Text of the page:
Ph.D. Candidate in Science Education and Learning Sciences,
The merit of Contextual Social Awareness: Enriching engineering education by bridging technical and social aspects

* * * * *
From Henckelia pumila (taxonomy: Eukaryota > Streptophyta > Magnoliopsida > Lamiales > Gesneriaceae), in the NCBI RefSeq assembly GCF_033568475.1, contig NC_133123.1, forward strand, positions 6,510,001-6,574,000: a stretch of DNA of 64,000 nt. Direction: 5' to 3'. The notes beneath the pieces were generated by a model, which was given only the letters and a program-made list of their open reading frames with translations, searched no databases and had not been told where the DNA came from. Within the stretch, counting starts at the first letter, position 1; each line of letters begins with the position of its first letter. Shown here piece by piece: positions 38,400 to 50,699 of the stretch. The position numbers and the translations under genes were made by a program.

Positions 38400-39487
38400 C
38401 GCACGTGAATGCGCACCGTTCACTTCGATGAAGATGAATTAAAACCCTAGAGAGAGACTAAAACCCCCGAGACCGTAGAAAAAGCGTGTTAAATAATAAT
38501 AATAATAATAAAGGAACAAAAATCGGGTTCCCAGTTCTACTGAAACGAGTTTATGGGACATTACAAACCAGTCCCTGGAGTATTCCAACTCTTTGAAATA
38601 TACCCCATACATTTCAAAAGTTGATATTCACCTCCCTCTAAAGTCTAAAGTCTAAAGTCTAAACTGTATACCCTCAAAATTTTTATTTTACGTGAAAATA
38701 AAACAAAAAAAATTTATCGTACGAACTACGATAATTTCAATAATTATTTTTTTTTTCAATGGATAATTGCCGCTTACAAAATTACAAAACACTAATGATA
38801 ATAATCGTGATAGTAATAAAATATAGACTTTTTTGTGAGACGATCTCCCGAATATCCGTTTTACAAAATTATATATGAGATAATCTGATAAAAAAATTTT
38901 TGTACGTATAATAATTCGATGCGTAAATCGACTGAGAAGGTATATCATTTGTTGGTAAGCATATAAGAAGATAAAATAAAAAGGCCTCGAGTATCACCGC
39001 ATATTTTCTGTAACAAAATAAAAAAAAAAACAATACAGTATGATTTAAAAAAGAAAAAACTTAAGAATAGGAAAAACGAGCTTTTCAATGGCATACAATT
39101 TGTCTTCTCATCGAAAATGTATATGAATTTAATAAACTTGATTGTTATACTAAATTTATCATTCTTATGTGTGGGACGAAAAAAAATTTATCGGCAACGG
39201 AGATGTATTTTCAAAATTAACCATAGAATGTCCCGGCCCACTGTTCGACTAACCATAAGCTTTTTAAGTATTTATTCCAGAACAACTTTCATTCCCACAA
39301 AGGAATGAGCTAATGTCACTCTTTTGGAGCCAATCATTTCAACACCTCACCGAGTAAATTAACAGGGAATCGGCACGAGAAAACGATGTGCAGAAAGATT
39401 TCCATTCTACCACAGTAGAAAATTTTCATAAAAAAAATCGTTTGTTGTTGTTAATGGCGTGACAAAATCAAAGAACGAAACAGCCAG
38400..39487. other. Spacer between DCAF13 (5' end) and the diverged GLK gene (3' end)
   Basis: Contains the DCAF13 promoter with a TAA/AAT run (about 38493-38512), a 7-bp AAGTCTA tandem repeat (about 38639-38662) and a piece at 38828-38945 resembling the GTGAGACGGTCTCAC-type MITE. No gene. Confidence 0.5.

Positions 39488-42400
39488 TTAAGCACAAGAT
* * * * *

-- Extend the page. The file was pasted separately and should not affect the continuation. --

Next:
What counts as engineering learning? The training of engineers often focuses on technical aspects, relegating the role of diversity and broader social issues to a second place. Recognizing the importance of acquiring disciplinary knowledge, this work argues to expand our notions of engineering epistemology and what it means to become an engineer. Specifically, it suggests incorporating the role of context in developing solutions. The study examines how the hybrid use of technical and social dimensions in the engineering classroom frames students’ design considerations. Drawing on sociocultural theories from the learning sciences, it investigates different dimensions that participants ponder in their design. Data sources include students’ responses to a problem before and after an engineering course on equity, diversity, and culture. Using a mixed methods approach, the analysis suggests a statistically significant increase in students’ considerations regarding the experiences of communities impacted by or involved in their designs, such as the role of segregation or the identities of engineers. To capture these changes, a new variable of Contextual Social Awareness (CSA) is introduced. The study highlights the generative potential of contextualizing design and explicitly connecting social and technical aspects. It offers a pathway for students to develop a broader understanding of what it means to know engineering and to be an engineer. This work does not challenge the crucial role of acquiring technical knowledge but seeks to enrich engineering learning by bridging the diverse practices of the field and the communities.